March 8 marks International Women’s Day, a day to celebrate advances and achievements by women around the world, as well as advocating for increasing gender equality when it comes to social issues such as closing the pay gap and positioning more women in leadership roles. It is also important to recognize the tremendous economic contributions and continuing caregiving duties women bring to their households and often to their extended families and larger communities.
The household duties women fulfill should not be marginalized, especially considering the fact that women live longer than men, a trend that has continued for over a century. Because of this, women are more likely to be left in charge of significant financial assets upon the death of spouse, such as the house and financial accounts, which can have lasting consequences.
Due to these critical financial and social roles, coupled with longer lifespans, it is especially critical for women to secure and preserve their assets for the benefit of future generations, which can be done with proper estate planning, including documents such as wills and trusts.
Continue reading to learn of three important reasons for women to have an estate plan in place.
Women Can Wield More Control Over the Estate.
Because women outlive men, they are more likely to become widows, leaving them as the final survivors of a generation. This means that women can choose how to protect hard earned assets to secure for future generations by taking control of the estate with proper planning. This is important to do because de facto government inheritance laws may not be in accordance with what or how an individual would want the estate distributed. By taking control and planning through a will or trust, women can decide who to give what, and when or under what conditions. This is especially important when one is seeking to avoid family conflicts or valuable assets falling into hands of an heir who may not be able to manage it responsibly.
Women May Have More Wealth to Distribute upon Death.
Although men earn significantly more than women, because women live longer, they have a potentially longer time horizon to accumulate income and other assets to their estates. Additionally, women may be more likely to inherit wealth through the death of a spouse, which increases their wealth and makes them the last survivor of a generation. Therefore, it is important to have final orders and wishes in writing to safely and effectively pass on assets to the next generation.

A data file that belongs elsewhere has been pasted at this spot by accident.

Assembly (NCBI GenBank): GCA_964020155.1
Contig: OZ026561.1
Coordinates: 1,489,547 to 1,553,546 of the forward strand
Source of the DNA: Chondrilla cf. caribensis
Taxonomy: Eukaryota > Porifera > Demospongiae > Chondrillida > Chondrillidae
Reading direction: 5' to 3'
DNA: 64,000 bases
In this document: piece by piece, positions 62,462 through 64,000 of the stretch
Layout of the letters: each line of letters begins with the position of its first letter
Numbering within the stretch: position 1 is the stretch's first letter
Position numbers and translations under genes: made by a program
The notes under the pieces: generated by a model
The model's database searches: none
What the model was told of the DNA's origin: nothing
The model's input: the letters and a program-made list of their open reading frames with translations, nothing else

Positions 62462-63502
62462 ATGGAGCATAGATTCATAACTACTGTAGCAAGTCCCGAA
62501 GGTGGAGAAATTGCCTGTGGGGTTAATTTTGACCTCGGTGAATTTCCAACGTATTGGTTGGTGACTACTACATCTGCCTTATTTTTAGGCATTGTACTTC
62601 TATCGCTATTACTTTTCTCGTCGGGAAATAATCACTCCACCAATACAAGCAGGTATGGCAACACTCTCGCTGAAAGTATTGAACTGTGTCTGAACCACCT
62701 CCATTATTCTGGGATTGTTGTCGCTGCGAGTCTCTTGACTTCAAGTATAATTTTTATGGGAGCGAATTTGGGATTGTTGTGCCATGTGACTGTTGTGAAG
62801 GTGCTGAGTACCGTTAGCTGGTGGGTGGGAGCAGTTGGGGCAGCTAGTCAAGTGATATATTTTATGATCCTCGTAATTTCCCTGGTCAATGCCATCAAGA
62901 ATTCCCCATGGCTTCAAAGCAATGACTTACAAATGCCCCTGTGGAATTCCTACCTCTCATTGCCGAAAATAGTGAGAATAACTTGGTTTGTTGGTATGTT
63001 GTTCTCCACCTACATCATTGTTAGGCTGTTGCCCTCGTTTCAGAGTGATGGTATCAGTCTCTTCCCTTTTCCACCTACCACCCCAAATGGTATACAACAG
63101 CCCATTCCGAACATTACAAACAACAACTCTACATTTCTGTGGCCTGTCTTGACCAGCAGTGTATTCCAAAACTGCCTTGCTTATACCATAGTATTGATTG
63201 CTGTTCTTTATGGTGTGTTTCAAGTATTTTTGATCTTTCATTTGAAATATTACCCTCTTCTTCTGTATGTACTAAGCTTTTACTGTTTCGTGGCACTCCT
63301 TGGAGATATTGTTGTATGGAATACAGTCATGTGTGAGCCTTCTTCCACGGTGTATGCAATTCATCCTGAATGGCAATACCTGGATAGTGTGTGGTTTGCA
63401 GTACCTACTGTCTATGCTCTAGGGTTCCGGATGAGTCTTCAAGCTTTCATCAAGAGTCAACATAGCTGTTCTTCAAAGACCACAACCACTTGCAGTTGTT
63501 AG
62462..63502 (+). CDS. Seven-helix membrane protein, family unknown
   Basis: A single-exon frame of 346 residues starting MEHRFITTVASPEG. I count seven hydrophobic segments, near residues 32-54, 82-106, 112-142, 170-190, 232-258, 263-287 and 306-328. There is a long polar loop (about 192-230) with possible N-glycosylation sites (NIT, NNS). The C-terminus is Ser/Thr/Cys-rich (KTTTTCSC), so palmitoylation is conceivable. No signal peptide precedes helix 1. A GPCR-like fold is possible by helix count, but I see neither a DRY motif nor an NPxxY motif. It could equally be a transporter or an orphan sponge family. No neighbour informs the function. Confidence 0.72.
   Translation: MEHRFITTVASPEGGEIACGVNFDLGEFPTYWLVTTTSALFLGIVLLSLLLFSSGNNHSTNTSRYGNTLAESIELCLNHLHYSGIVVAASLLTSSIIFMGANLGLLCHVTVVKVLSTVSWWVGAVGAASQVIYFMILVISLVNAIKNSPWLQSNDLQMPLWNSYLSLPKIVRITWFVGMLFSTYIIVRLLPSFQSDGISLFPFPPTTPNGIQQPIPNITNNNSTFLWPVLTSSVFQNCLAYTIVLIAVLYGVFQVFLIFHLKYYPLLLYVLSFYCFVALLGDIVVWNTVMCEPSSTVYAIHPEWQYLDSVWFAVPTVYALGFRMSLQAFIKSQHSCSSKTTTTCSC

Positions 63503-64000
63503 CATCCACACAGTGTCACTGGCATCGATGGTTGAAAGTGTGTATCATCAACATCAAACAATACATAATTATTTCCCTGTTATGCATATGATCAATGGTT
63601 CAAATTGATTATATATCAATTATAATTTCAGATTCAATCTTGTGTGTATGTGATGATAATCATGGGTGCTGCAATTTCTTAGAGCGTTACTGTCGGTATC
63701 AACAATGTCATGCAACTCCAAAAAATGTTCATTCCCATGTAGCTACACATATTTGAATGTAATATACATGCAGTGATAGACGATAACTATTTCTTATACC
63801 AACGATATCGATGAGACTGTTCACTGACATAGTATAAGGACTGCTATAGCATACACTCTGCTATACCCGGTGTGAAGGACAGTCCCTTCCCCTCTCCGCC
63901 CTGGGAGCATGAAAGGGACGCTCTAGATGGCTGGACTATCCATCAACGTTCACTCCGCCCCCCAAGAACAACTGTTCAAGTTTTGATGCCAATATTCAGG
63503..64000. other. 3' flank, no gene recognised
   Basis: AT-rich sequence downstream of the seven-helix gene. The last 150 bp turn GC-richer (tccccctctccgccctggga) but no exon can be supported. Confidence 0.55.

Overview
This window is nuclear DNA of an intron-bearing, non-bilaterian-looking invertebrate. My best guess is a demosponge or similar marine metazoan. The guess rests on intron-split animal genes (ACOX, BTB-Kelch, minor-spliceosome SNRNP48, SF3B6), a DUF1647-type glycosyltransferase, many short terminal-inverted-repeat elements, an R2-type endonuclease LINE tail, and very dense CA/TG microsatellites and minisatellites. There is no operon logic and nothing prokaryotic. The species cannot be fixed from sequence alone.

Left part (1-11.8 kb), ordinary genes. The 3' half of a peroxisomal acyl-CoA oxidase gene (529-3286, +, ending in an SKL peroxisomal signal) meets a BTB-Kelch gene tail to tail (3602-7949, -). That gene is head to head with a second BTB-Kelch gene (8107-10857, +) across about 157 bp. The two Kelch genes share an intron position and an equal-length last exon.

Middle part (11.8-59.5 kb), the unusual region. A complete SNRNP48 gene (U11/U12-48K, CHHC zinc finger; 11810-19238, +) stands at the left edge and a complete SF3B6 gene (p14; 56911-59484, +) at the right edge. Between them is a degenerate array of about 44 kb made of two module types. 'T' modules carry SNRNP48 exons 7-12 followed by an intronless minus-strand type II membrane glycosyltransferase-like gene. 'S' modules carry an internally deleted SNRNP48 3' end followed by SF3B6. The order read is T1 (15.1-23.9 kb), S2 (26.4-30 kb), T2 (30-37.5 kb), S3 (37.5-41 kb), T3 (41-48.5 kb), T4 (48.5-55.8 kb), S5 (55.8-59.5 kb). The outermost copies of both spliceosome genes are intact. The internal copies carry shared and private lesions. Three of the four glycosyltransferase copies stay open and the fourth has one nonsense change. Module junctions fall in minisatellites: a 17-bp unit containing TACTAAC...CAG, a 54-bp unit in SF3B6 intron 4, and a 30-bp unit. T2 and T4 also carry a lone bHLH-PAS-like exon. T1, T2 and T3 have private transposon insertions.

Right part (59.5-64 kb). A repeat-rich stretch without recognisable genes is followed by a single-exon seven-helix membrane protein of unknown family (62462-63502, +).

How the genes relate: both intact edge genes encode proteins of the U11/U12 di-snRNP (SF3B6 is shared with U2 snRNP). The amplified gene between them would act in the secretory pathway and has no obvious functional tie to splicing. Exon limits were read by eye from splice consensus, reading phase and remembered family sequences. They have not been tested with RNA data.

Women Can Name Guardians to Protect Their Minor Children.
Although women have achieved and continue to strive for more advancement outside the home, women are still the majority caretakers of children, as well as informal caretakers of spouses and parents. This means that in event of death, it is critical for women who are caretakers of minor children to have an estate plan that names a guardian for their children. The same applies for women who are legal guardians of elderly or disabled dependents.
While it is important for everyone to have a will or other estate planning document in place to distribute final wishes, it is especially important for women to have these needs met. Women tend to outlive men, meaning they will potentially inherit and accumulate more wealth throughout their longer lifetimes. Women can then control their estates for the benefit of future generations. Finally, because women are often family caretakers, they can name guardians for minor children or other dependent loved ones whom they care for with proper estate planning.
- This information is for general educational purposes only, and should not be construed as legal advice.
If you are considering your estate planning needs, Make an appointment with Patterson Justice Counsel and Attorney Tina M. Patterson for your consultation today. Don’t rush into decisions without the full and appropriate legal advice and backing.
Tina M. Patterson is the Principal Attorney of Patterson Justice Counsel, PLLC. She is an attorney licensed in the State of Michigan and Federal Court for the Eastern District of Michigan.